Meanwhile, Israel continues its military blockade of Gaza, initially imposed in 2007. The blockade has prolonged the humanitarian crisis faced by Gaza’s 1.6 million residents, more than 70 per cent of whom are dependent on humanitarian aid. A near-complete ban on exports has continued, stifling the economy, and severe restrictions on imports fuel shortages and high prices. In fact, by 2014 Gaza will undergo a water shortage. The blockade constitutes collective punishment, not to mention a breach of international law. There is nothing artificial about collective punishment.

In the West Bank, the Palestinian Authority has been politically and economically bankrupt for the past five years, but continues to pay lip service to the occupying power and, despite the ongoing funding cuts, it always succumbs to Washington and Tel Aviv.

In fact, while Regev suggests that the “Palestinians need to accept their responsibility in ensuring the protection and legitimate security concerns of Israel”, he neglects to acknowledge that the Palestinian Authority continues to play the role of managing the crisis. Putting aside that the very idea that those who are oppressed should be obliged to protect the apparatus of their oppressor is unreasonable and ridiculous and consists of the usual colonial discourse towards its subject, the reality remains that these efforts have been undertaken by the PA.

Indeed, today, ten years after the Oslo Accords, the Palestinian security sector receives between 28 and 42 per cent of the PA’s total yearly budget. Currently, approximately 41 per cent of the total Palestinian public sector works in the security sector. Palestinian police are training in coordination with their Israeli counterparts, which means taking orders from the Israeli forces (this point will be discussed in a future article). The establishment of a robust Palestinian police force has always been aimed to ensure that Palestinians become their own self managers of the occupation. In the words of Israeli Defence Minister Moshe Dayan, the idea was “Don’t rule them [Palestinians]; let them rule their own lives.”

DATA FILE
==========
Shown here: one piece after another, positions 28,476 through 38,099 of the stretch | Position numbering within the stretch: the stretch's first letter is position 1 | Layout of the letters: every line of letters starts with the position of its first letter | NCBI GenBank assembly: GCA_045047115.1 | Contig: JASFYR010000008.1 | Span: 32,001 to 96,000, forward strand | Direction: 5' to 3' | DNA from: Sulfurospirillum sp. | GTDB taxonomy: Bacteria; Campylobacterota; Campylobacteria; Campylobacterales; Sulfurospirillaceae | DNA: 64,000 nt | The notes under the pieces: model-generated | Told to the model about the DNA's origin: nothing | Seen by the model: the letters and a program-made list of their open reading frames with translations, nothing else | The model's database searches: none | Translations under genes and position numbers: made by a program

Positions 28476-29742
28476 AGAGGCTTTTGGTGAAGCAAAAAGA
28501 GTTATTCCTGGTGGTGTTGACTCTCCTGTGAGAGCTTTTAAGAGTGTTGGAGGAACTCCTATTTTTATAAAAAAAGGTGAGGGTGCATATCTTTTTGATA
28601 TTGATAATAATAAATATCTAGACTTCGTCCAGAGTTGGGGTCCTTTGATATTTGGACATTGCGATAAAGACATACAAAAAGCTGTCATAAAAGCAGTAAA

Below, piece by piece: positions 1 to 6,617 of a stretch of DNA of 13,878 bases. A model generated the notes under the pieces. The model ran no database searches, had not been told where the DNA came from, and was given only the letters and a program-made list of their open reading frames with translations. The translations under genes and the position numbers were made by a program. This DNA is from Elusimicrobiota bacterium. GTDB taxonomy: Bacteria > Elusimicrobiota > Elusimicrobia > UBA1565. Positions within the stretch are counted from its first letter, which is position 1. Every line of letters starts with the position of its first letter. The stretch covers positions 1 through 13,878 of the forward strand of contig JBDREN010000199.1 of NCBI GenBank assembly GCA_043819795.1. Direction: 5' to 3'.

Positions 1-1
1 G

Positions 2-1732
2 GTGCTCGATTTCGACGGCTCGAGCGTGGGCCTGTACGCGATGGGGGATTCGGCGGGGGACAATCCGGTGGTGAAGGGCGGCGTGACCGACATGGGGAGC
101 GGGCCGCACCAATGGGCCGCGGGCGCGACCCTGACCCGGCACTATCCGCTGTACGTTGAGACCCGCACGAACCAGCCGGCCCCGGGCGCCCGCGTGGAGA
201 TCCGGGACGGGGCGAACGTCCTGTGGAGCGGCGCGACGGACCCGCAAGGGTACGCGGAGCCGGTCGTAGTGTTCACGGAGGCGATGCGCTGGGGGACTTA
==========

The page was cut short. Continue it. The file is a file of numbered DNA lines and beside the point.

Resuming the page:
These realities reflect a permanent crisis for the Palestinian people caused by the Israeli occupation of their lives and lands. But this is no coincidence. The Israeli occupation of Palestine is constructed in such a way as to ensure a perpetual state of crisis. The peace process, just as all other components of the Israeli occupation, is merely meant to maintain a permanent state of crisis management for a permanent occupation.

Indeed, everything from international aid programmes to international diplomacy is under the guise of crisis management as opposed to crisis dissolution. The idea has been, as the famous historian Illan Pape suggests, for Israel to buy time in order to ensure a successful policy of the fait accompli (facts on the ground), settlements being the primary component to ensure an effective grab of Palestinian lands and livelihoods by the colonial power.

With these considerations, it is as clear as the 690 kilometres (429 miles) long apartheid wall crisscrossing like a snake over the Occupied West Bank that there is absolutely nothing artificial about a permanent crisis.

The author is a Research Assistant, Levant Politics, Foreign Policy Division Foundation for Political, Economic and Social Research (SETA) in Ankara, Turkey.

The views expressed in this article belong to the author and do not necessarily reflect the editorial policy of Middle East Monitor.